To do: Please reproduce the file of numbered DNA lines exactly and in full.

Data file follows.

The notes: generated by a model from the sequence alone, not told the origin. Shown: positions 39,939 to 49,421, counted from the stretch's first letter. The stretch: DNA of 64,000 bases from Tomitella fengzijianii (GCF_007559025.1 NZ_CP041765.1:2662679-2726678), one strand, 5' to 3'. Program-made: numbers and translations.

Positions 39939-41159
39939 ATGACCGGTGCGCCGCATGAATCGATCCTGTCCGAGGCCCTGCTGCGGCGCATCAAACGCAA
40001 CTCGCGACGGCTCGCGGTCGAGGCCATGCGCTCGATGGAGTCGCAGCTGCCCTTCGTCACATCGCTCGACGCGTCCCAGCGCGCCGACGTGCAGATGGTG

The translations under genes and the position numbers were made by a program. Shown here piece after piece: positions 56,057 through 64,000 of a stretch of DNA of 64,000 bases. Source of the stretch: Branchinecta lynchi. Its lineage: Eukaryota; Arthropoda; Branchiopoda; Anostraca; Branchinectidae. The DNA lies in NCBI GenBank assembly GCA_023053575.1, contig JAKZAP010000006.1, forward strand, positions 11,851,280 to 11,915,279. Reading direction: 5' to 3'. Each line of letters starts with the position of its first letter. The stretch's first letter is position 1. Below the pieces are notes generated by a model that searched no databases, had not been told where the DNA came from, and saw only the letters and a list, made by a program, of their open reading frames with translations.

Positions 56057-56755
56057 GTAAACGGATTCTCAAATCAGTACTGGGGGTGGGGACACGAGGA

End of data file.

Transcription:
The notes: generated by a model from the sequence alone, not told the origin. Shown: positions 39,939 to 49,421, counted from the stretch's first letter. The stretch: DNA of 64,000 bases from Tomitella fengzijianii (GCF_007559025.1 NZ_CP041765.1:2662679-2726678), one strand, 5' to 3'. Program-made: numbers and translations.

Positions 39939-41159
39939 ATGACCGGTGCGCCGCATGAATCGATCCTGTCCGAGGCCCTGCTGCGGCGCATCAAACGCAA
40001 CTCGCGACGGCTCGCGGTCGAGGCCATGCGCTCGATGGAGTCGCAGCTGCCCTTCGTCACATCGCTCGACGCGTCCCAGCGCGCCGACGTGCAGATGGTG

The translations under genes and the position numbers were made by a program. Shown here piece after piece: positions 56,057 through 64,000 of a stretch of DNA of 64,000 bases. Source of the stretch: Branchinecta lynchi. Its lineage: Eukaryota; Arthropoda; Branchiopoda; Anostraca; Branchinectidae. The DNA lies in NCBI GenBank assembly GCA_023053575.1, contig JAKZAP010000006.1, forward strand, positions 11,851,280 to 11,915,279. Reading direction: 5' to 3'. Each line of letters starts with the position of its first letter. The stretch's first letter is position 1. Below the pieces are notes generated by a model that searched no databases, had not been told where the DNA came from, and saw only the letters and a list, made by a program, of their open reading frames with translations.

Positions 56057-56755
56057 GTAAACGGATTCTCAAATCAGTACTGGGGGTGGGGACACGAGGA